Rent vs buy. Series post 1
So let's face it, I'm a financially challenged hobbyist photographer. Striving for more, yes, but at this point there's more money going out with this hobby than coming in! And since I didn't come from money, marry into money, or hit the lottery, I have to find a way to try new lenses and equipment without the full retail investment.
I have been very lucky to purchase some excellent equipment, previously loved and broken in, on ebay. However, it's not always feasible price wise, you have to be very careful about what you are getting, and have to research (a lot) to find out what will work with your existing equipment because the listing may not write it out for you.
I have been exploring new lenses for my Nikon D3100. But the lenses I want are just out of my price range right now. Remember the whole, more money going out than coming in? So I had been reading about people renting lenses and I thought.... Well, Jenn, why not check it out? And a new blog series was born! My first blog series actually. I am going to pick three rental companies, rent the same lenses, and relay my experiences with each one. Customer service, price, lens availablilty, discounts/rewards, and shipping. One company per month. Again, more money going out than coming in thing???
I decided to test out a 50mm f1.4 and a 12-24mm f4. I have a 50mm f1.8, but have been reading about the fab bokeh and ultimate focus and clarity you can get with an f1.4. I want to see if the change is noticeable and worth all the hype and extra cash.
I need a good wide angle lense, something that I can potentially shoot large groups with as well as shoot in tight spaces. My friend has a 12-24 and suggested I try it.
November will be ATSRENTALS.com. December will be lensrentals.com, and January will be borrowlenses.com.
I have no affiliation or connection with any of these companies. I found them by doing a google search for "photography lens rental".
What companies have you rented from? Good experience or not?
10 Rules for getting the best pictures on your wedding day. SAVING TIME, MONEY AND STRESS DURING YOUR WEDDING DAY PHOTOS.
Every bride wants the best photos of her wedding day. To have and cherish for years. Knowing your portraits are going to turn out great, will let your breathe a huge sigh of relief! I discuss some great ways to avoid stress on your wedding day in my previous post. photographer should be chosen after careful decision. I chose mine, because he was the same guy who had done my mother's wedding, my aunt's wedding, and my cousin's wedding. I didn't even look at other options! Not great on my part, but hey, I wasn't thinking straight sixteen years ago. I was in love and silly, and just wanted to be married. Looking back I would have like to taken a lot of my advice now. Not about choosing a husband, I still like him! Since I can't change my wedding. I thought I would help you.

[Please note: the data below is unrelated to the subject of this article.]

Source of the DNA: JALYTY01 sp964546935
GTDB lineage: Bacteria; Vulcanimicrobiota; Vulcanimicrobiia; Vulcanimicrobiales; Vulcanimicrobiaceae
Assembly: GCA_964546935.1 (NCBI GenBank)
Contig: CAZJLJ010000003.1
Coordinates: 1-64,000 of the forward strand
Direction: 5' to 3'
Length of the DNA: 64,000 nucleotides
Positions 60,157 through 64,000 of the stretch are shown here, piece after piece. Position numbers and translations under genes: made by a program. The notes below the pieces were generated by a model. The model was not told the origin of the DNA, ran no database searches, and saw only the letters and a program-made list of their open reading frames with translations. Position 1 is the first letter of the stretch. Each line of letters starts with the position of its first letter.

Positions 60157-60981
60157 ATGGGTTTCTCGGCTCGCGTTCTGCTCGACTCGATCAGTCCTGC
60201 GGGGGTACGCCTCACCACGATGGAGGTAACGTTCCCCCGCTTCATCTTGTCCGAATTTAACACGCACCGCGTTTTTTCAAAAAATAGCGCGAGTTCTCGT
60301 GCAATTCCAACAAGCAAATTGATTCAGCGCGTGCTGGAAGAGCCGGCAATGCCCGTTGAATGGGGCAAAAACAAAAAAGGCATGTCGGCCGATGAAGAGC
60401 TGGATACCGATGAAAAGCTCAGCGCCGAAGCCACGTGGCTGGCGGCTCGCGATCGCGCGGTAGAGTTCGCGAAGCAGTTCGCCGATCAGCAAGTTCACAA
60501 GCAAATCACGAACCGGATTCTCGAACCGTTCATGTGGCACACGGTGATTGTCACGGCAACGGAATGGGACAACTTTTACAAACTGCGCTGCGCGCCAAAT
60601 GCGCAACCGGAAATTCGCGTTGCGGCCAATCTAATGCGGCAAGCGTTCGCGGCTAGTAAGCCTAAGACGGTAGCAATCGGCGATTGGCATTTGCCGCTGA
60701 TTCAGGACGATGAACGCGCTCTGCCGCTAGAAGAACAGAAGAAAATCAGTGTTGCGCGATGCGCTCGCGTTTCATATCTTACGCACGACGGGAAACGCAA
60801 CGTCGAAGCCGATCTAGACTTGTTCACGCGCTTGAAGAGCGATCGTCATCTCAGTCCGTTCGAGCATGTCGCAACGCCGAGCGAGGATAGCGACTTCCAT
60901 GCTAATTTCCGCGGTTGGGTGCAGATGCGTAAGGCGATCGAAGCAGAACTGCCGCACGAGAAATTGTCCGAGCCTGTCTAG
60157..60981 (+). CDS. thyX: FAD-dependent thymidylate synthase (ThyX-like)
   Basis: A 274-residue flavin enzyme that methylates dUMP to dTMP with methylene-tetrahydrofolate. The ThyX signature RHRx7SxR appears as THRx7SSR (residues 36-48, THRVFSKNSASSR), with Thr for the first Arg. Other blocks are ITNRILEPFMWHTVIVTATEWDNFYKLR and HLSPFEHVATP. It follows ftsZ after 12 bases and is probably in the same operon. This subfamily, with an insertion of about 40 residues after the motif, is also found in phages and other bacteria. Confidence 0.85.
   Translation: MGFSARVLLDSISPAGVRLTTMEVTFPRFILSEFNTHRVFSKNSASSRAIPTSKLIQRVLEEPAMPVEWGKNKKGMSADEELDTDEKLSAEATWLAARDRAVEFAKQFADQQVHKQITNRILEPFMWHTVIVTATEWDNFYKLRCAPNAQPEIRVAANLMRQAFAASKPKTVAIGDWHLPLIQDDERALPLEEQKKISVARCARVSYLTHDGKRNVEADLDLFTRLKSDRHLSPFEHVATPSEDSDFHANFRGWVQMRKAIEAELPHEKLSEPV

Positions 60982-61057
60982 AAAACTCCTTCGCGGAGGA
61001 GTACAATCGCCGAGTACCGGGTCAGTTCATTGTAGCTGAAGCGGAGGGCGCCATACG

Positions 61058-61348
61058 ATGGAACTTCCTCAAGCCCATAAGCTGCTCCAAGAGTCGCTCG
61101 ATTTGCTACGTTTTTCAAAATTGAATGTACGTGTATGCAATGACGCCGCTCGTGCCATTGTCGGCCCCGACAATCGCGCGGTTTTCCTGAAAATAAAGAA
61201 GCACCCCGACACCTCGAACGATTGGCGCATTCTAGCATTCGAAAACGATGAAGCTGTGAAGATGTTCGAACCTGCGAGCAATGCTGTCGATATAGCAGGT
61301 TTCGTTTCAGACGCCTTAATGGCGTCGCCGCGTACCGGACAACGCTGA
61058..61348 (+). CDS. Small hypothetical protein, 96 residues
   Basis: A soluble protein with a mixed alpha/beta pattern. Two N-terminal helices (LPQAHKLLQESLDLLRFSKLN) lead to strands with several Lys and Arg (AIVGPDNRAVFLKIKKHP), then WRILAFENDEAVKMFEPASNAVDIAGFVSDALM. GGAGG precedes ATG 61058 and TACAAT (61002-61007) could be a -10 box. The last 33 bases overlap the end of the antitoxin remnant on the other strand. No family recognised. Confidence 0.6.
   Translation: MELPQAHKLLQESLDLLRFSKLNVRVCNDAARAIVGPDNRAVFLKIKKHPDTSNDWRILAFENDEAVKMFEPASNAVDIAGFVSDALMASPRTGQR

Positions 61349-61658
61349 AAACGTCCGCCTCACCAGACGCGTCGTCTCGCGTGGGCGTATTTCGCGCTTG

I'm not knocking the photographer that we had. He's a very talented photographer. I am just advising you to make your decision carefully, weigh your options. Find a photographer that you are comfortable with when it comes to investment, services offered and someone who's style you like.
What tips do you have for getting great pictures on your wedding day? Feel free to share them!
I have been around weddings. A LOT of weddings. From dropping petals as a flower girl, (and yes, I can remember being embarrassed when the bride and groom kissed!) to bridesmaid, bride, cake baker, directing, photographer and as a bride. Through all of this I have noticed a thing or two. Or three. Or eleven. Most of the time brides are stressed and worried over every little detail. And believe me, if you think you won't be THAT bride, then think again. You will be exactly that bride. You have worked hard up until this day to have everything just the way you want it, because let's be real, if you're not hoping this will be the only time your doing this, then you might want to reconsider your options.
So here you are, you have worked tirelessly, for months or even a year or more, to pick just the right flowers, colors, dress, shoes, food, church, and reception hall. You have probably begged and pleaded for the groom to finalize his guest list, pick his groomsmen, pick his tux and to pahleese, tell his Uncle Ernie, that he can NOT bring his hunting dog as his +1. You have reached this big day with anticipation and full of glee. (The emotion, not the TV show.)
These are just the tips I have come up with. But I can tell you none of them will hurt you or taste bad. I am sure as time goes on I will add to this list. But, here is what I have compiled so far.
IT IS always better TO BE slightly UNDERDRESSED.....COCO CHANEL
I always thought the opposite was true! But, the more I think about it, Coco had right. Being slightly underdressed means you are probably more comfortable. And comfort is key when posing for pictures.